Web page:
08 December, 2013

"Happy Christmas!" From Europe, With Love: Day 8: Natale

How Christmas in Italy is celebrated varies from region to region, but the traditions are all heavily based in the traditions of Christianity.  Makes sense...  Their whole celebration period begins 6 days before Christmas and lasts through the Feast of Epiphany (January 6th), a total of one month.  There are musical salutes to the Virgin Mary, special songs are played in the homes of carpenters in honor of Saint Joseph, and 8 days before Christmas a special novena of prayers and church services begin.  On December 23rd, sometimes earlier, children dressed as shepherds with sandals, leggings tied with crossing thongs, and wearing shepherds’ hats, go from house to house playing songs on shepherds’ pipes and giving recitations. They receive money to buy Christmas treats. In cities like Rome real shepherds sometimes carry out the performance.  From the castle of Saint Angelo a cannon is fired to proclaim the start of the Holy Season.

On the food front, a strict fast is observed 24 hours before Christmas after which a meal with many dishes (but no meat) is served. The traditional Christmas dinner, "Cenone", is made up of spaghetti and anchovies, an assortment of fish, fresh broccoli, tossed salad, fruits, and sweets.  One of these traditional sweets is the dish I have chosen; struffoli.  Struffoli is literally a citrus fritter.  Sweet dough with the light flavor and aroma of lemon and orange with a hint of grappa (an Italian brandy), fried in vegetable oil, and then rolled in a coating of a syrup made of honey and sugar.  Just to give it a little more of a festive look they top it off with some confetti sprinkles most of the time.  I got my recipe from Giada De Laurentiis.  You can't beat it and I promise you'll fall in love with this treat and the children will beg for it every year.  It is a dessert that is sure to make even your tummy scream "Buon Natale!!"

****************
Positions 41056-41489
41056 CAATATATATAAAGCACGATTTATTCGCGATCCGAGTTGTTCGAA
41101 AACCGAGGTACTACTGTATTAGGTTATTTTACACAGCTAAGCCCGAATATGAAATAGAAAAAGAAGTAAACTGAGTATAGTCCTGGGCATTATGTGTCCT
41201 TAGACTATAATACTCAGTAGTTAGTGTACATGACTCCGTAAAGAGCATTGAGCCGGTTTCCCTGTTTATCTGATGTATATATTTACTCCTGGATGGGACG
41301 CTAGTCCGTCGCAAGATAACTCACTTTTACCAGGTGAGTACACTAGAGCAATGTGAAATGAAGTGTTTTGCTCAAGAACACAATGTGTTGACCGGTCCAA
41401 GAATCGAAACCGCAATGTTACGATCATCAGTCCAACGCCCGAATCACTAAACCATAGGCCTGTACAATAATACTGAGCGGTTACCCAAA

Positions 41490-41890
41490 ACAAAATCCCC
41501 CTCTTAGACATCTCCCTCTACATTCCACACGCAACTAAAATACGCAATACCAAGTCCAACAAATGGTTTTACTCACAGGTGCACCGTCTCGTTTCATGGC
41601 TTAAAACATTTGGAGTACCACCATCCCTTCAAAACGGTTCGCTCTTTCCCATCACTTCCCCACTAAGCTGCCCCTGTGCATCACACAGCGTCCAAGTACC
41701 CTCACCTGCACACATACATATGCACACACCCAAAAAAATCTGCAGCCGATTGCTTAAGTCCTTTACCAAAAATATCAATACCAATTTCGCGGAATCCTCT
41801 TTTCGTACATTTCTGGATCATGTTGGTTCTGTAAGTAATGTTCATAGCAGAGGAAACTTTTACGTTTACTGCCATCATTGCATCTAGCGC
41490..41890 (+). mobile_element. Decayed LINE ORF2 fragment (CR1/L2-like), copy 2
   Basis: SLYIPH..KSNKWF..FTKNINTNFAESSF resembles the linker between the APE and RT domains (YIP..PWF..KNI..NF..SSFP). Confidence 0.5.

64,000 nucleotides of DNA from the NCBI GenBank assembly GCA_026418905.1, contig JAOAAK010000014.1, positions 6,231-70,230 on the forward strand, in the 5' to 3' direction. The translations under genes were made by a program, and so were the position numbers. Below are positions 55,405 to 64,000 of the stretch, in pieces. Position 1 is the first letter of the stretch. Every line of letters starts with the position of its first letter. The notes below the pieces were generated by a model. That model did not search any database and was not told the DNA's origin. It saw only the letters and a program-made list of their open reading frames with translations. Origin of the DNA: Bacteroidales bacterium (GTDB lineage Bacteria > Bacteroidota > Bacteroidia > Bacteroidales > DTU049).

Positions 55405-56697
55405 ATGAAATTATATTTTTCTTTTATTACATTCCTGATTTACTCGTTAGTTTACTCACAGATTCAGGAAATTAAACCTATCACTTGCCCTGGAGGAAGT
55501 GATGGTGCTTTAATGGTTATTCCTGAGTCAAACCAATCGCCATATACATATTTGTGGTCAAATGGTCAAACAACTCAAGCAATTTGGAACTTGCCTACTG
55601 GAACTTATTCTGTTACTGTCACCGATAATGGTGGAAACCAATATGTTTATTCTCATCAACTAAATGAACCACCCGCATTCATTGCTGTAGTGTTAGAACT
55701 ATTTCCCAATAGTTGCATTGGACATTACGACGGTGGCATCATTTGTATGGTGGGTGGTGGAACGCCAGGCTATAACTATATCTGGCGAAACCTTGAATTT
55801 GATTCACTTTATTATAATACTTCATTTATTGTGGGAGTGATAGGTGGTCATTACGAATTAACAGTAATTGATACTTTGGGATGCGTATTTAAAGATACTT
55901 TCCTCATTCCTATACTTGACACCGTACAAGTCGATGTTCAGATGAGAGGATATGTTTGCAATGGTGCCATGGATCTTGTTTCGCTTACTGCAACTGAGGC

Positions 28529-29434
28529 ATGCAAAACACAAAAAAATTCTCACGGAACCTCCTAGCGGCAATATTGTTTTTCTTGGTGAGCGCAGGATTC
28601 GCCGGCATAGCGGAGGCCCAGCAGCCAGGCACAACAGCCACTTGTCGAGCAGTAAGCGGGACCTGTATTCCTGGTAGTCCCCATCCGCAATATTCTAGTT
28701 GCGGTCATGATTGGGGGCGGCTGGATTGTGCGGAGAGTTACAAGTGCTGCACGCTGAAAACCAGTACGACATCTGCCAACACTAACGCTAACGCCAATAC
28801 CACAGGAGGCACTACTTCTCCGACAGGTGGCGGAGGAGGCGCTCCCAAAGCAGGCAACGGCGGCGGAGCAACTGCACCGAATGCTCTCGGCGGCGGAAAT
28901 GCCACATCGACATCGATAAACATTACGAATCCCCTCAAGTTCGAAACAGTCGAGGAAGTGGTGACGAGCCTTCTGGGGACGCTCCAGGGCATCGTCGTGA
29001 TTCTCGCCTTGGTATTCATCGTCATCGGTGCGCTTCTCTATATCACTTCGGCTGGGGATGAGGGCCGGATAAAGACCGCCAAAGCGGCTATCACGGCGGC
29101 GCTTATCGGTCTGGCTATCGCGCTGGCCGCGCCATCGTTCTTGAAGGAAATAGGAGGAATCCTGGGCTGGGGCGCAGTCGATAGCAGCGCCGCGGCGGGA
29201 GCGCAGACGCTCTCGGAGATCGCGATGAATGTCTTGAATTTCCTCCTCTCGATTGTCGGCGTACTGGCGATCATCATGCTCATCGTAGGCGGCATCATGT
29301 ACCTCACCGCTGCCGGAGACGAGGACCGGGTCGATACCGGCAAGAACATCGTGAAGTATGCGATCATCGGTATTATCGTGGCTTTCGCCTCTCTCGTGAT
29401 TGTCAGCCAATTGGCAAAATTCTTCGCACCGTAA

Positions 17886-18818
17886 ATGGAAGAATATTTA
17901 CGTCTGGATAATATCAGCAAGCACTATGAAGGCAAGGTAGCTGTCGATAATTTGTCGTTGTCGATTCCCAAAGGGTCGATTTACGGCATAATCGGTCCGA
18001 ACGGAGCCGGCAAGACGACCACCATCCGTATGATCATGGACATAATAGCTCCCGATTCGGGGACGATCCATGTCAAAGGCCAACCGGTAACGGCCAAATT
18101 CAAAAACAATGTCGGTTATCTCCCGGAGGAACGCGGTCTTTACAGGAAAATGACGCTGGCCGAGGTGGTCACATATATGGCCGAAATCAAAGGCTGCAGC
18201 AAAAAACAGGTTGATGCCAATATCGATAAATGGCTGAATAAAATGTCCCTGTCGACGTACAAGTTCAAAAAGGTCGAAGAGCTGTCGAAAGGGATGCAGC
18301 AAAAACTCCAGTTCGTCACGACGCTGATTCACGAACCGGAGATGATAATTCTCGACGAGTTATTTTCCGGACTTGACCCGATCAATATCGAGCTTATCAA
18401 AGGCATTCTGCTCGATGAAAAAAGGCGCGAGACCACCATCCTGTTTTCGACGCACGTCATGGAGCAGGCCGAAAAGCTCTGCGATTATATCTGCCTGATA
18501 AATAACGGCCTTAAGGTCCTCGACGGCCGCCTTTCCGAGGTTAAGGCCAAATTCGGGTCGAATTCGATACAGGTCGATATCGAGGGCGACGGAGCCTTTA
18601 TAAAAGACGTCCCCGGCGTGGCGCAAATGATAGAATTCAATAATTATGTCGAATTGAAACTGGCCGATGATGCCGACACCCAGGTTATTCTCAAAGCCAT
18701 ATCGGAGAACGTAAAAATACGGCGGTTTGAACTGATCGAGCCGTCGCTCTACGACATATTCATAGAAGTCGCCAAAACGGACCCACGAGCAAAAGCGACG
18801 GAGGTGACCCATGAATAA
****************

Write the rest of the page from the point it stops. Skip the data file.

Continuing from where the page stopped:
**The U.S. measurements appear first followed by the European weights in parenthesis, unless only U.S. measurements were given.  I weighed the amounts out first, then measured them with U.S. measuring cups and spoons.  You can thank me later.


2 c. flour, plus extra for dusting
1 large lemon, zested (about 2 teaspoons)
1/2 large orange, zested (about 2 teaspoons)
3 T. sugar
1/2 tsp. fine sea salt
1/4 tsp. baking powder
1/2 stick (2 ounces) unsalted butter, cut into 1/2-inch pieces, at room temperature
3 large eggs
1 T. grappa or white wine
1 tsp. pure vanilla extract

3-4 c. vegetable oil
additional flour for rolling out dough

Honey Sauce
1 c. honey
1/2 c. sugar
1 T. lemon juice

1 1/2 c. toasted hazelnuts, optional
vegetable oil cooking spray
Christmas colored non perils, optional
powdered sugar for dusting, optional

In the bowl of a food processor, pulse together flour, lemon zest, orange zest, sugar, salt, and baking powder. Add the butter and pulse until the mixture resembles a coarse meal. Add the eggs, grappa or wine, and vanilla. Pulse until the mixture forms into a ball. Wrap the dough in plastic wrap and refrigerate for 30 minutes.

Cut the dough into 4 equal-sized pieces. On a lightly floured surface, roll out each piece of dough until 1/4-inch thick. Cut each piece of dough into 1/2-inch wide strips. Cut each strip of pastry into 1/2-inch pieces. Roll each piece of dough into a small ball about the size of a hazelnut. Lightly dredge the dough balls in flour, shaking off any excess.